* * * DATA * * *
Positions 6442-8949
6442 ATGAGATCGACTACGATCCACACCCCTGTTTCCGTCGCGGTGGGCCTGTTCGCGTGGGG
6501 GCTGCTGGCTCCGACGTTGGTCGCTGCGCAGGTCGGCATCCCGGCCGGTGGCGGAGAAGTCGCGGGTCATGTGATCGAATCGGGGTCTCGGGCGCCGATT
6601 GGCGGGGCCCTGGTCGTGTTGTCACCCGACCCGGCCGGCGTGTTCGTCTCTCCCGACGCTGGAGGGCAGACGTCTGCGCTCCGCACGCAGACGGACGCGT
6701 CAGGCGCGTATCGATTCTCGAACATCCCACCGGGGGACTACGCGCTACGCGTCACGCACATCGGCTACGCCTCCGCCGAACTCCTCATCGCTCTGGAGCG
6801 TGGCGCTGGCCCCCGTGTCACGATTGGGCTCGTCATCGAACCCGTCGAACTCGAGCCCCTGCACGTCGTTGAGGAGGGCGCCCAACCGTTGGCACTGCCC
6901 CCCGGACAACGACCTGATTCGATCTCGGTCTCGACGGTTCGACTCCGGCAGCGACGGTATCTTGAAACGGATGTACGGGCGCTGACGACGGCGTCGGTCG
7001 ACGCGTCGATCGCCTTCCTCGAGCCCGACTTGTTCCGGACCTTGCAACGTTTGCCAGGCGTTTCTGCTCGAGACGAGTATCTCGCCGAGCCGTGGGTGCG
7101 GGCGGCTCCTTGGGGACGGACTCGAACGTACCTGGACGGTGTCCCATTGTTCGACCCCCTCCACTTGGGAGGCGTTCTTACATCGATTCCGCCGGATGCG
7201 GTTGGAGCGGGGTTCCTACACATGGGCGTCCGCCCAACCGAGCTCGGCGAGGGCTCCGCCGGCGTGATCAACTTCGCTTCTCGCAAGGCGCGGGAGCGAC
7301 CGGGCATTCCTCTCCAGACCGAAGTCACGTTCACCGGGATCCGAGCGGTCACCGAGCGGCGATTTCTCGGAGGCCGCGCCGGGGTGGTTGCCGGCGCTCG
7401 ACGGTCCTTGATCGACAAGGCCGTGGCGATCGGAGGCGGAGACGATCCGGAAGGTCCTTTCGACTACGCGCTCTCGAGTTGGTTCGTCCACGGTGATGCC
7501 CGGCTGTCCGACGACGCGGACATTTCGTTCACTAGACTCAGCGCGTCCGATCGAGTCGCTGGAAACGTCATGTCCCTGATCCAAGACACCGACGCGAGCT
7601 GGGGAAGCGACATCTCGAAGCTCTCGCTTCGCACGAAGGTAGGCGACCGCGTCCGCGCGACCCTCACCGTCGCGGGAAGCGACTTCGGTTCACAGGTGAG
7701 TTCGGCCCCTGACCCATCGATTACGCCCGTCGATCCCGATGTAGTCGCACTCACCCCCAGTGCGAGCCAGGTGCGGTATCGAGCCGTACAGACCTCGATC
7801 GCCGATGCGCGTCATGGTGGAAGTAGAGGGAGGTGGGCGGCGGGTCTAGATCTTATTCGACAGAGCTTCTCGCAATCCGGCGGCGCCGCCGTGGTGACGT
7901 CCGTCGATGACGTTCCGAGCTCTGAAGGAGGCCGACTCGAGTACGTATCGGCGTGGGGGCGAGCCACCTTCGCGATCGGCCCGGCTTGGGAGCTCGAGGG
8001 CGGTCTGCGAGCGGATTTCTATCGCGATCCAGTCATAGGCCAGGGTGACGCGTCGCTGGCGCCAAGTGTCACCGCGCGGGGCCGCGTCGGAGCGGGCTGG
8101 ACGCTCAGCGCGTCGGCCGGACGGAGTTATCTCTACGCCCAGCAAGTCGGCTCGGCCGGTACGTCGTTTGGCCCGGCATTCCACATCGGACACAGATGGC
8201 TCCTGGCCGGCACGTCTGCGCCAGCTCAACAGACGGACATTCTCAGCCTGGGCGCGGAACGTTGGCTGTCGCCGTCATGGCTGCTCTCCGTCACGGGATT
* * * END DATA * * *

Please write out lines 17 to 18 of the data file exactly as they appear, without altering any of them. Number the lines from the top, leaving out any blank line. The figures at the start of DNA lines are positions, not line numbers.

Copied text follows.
7901 CCGTCGATGACGTTCCGAGCTCTGAAGGAGGCCGACTCGAGTACGTATCGGCGTGGGGGCGAGCCACCTTCGCGATCGGCCCGGCTTGGGAGCTCGAGGG
8001 CGGTCTGCGAGCGGATTTCTATCGCGATCCAGTCATAGGCCAGGGTGACGCGTCGCTGGCGCCAAGTGTCACCGCGCGGGGCCGCGTCGGAGCGGGCTGG